Not the best picture, but it gives you an idea. My ramps runs underneath the opening and can be opened and closed using a string accessed from the outside of the coop.

    It's definitely not predator proof when closed, but the run it leads to is. But where my chicks are only 7 weeks right now, and its winter, I've covered the opening with a piece of plywood that just completely covers it. The chicks precede to completely cover it with shavings each night, but I just move the board, pour the shavings back where they should be and lower the ramp when I want to let them out.

    In the summer I'm planning on not covering the opening to provide extra ventilation. Most likely I will even leave it down over night, as I really feel that my run is very safe. It's got 1/2 inch hardware cloth attached with 2 inch staples that were hand hammered in, and it forms over a 1 foot skirt around the entire coop. I also have another layer of chickenwire inside the hardware cloth that was on the coop when I got it. I just didn't feel like removing it.
     
  8. CityChook

    CityChook Chillin' With My Peeps

    1,719
    12
    171
    Apr 9, 2008
    Minneapolis, MN
    My Coop
    What gsim said.

    One thing to remember is that if you have a pop door in the floor and choose to use the deep litter method.... you're going to constantly have litter spilling into your run. I see lots of floor pop doors on this site and I don't have one, so can't speak from experience, but it seems like an accident waiting to happen. But, admittedly, I'm in the "lock 'em up every night" club. Seems like a lower pop door would be difficult to secure every night without getting on your knees in chicken poo and litter.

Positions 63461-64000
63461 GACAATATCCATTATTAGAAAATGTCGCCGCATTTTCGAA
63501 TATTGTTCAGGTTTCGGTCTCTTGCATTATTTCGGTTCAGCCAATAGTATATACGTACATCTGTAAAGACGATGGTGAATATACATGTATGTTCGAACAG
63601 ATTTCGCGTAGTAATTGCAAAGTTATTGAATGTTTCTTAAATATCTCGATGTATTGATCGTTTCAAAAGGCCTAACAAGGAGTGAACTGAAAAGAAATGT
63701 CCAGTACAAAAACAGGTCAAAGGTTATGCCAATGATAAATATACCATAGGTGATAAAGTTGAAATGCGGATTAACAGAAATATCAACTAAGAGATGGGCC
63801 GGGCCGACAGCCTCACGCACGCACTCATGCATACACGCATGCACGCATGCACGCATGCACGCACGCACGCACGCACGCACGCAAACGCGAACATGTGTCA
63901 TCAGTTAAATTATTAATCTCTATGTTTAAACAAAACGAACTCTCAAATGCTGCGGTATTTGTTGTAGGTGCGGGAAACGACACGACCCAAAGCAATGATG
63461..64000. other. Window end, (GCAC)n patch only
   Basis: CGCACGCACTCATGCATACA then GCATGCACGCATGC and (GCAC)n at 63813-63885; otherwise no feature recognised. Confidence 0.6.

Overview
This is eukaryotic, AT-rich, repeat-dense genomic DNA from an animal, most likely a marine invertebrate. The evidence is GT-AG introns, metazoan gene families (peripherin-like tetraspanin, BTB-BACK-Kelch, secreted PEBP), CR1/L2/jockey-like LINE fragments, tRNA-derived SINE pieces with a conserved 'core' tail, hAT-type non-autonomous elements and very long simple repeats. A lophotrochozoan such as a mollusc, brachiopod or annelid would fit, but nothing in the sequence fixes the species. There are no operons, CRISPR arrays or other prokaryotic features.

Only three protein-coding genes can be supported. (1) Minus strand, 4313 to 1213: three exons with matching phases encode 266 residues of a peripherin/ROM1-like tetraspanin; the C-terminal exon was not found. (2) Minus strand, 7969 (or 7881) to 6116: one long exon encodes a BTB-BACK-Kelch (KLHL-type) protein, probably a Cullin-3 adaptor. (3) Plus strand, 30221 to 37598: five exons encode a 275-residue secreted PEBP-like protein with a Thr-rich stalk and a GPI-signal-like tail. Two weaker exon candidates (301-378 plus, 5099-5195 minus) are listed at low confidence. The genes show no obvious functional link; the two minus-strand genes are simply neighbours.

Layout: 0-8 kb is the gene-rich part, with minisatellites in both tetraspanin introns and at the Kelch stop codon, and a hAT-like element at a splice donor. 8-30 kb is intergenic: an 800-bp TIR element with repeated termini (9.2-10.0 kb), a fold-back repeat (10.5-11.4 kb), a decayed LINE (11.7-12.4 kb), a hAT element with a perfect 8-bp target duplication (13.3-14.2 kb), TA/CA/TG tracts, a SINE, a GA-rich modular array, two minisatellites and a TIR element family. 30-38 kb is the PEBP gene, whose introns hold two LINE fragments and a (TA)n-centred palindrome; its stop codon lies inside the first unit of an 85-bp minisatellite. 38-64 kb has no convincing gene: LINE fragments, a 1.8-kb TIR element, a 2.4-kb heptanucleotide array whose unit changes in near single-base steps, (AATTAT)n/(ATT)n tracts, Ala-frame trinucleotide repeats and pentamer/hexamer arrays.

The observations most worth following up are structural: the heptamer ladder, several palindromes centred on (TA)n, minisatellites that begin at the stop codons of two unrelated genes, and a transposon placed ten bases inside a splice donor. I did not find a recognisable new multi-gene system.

9. andy71180

    andy71180 New Egg

    9
    0
    7
    Dec 7, 2009
    thanks alot for your help guys i really appriciate you taking the time to awnser in such detail.
    i hadnt thought about the litter method you have given me somthing to think about gsim .
    thanks alot for the picture.
    regards andy
     

BackYard Chickens is proudly sponsored by